Oct. 26, 2001

Smart Probe to begin testing at UC Davis

BioLuminate, the Silicon Valley start-up that has been working with the Lab since earlier this year to develop a breast cancer detection tool, will begin testing the new diagnostic tool on human volunteer patients at the UC Davis Medical Center next week.

Dubbed the "Smart Probe," the tool provides earlier, more accurate breast cancer detection that removes no tissue and is expected to achieve accuracy levels comparable to surgical biopsies in detecting cancerous cells.

The first series of testing on human volunteer patients will be on more than 200 women who already are scheduled for a surgical biopsy. With the patients’ consent, the doctor will first insert the "Smart Probe" into the suspicious lesion in the breast and then compare the data gathered from the "Smart Probe" to the pathology report obtained from the biopsy.

"With the knowledge learned in this study, we will be able to develop the first ‘commercial’ prototype," said BioLuminate President and CEO Richard Hular. "That prototype will be used in our next clinical study that will involve nearly 10,000 women. The data we acquire, each time the needle is inserted into a suspicious lesion and confirmed to be cancerous by pathology, enables us to teach the computer to become more accurate and recognize cancerous tissue on its own."

The BioLuminate "Smart Probe," smaller than the needle used in routine blood tests, is inserted into breast tissue after an initial screening indicates an area of concern. The probe looks for multiple known indicators of breast cancer, instantaneously providing physicians with information they can use to determine whether more invasive and costly tests are necessary. Unlike a standard biopsy, the results of the "Smart Probe" procedure are immediately available to patients.

Last year, BioLuminate obtained a license to develop, produce and market the early breast cancer detection tool based on technology originally developed by NASA researchers.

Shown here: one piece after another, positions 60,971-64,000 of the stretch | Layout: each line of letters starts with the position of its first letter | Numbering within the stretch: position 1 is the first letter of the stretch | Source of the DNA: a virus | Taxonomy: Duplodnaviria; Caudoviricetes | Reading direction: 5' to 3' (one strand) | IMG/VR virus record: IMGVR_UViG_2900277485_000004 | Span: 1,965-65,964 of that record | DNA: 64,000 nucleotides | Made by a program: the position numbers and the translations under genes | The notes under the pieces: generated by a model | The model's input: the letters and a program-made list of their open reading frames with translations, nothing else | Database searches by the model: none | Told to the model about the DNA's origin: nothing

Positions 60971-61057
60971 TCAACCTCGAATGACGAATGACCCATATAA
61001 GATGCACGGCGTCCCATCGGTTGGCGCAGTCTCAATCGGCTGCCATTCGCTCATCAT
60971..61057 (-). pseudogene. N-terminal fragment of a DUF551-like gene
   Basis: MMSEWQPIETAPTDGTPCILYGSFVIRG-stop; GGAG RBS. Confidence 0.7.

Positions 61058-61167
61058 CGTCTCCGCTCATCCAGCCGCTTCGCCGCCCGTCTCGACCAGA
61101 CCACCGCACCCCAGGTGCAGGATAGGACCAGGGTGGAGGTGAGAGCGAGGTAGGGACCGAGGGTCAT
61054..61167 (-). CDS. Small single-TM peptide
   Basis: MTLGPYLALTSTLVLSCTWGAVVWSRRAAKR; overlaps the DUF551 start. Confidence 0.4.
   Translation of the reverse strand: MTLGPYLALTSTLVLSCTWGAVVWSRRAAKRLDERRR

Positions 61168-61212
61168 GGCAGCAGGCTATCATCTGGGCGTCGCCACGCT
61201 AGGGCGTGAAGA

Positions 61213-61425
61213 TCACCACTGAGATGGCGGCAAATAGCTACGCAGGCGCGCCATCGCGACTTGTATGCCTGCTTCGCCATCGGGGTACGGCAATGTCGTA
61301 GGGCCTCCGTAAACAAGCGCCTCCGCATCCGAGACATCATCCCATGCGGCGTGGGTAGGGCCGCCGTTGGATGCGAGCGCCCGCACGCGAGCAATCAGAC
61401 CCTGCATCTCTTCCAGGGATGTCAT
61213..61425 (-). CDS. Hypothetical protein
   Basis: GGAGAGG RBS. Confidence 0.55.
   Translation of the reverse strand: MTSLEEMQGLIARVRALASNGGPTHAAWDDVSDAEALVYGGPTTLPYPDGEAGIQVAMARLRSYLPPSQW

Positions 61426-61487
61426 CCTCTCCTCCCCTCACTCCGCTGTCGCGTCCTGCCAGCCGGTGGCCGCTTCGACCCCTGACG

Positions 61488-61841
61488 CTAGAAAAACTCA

The Lab took the NASA technology and developed it further by miniaturizing and making it applicable to be used on patients. BioLuminate hopes to be able to produce a real-time-measurement instrument that will reduce the need for unnecessary surgery.

"It’s a tremendous accomplishment to see this key technology finally being tested on patients," said John Marion, the Laboratory’s principle investigator for the Smart Probe. "With BioLuminate, we have taken the multi-sensor NASA concept, selected new optical sensor technology and packaged it into a thin needle-sized instrument that can pinpoint whether a tumor in the breast is cancerous or benign."

Sensors on the tip of the probe measure optical, electrical and chemical properties that are known to differ between healthy and cancerous tissues. The "Smart Probe’s" sensors begin gathering information the moment the needle is inserted into tissue. Computer software will eventually compare the real-time measurements to a set of known, archived parameters that indicate the presence or absence of cancer. The results can then be displayed instantly on a computer screen.

"The BioLuminate Needle offers the potential to improve localization of cancer tissue, eliminate removal of tissue and the associated complications, and most important, get more accurate information for diagnosis," said Lydia Howell, director of Cytology at the UC Davis Medical Center and professor of pathology. "The information obtained by the needle also has the potential to be useful in predicting how a cancer may behave. The needle may be able to not only distinguish benign lumps from cancerous lumps, but may also be able to distinguish which cancers are more aggressive so that the patient can receive stronger therapies."

On Monday and Tuesday, BioLuminate’s "Smart Probe" will be showcased at the "Medtech Insight" ‘IN3 East Fall 2001 conference in New York City. At approximately the same time, human testing will begin at Davis. UCSF is expected to begin its study later this year.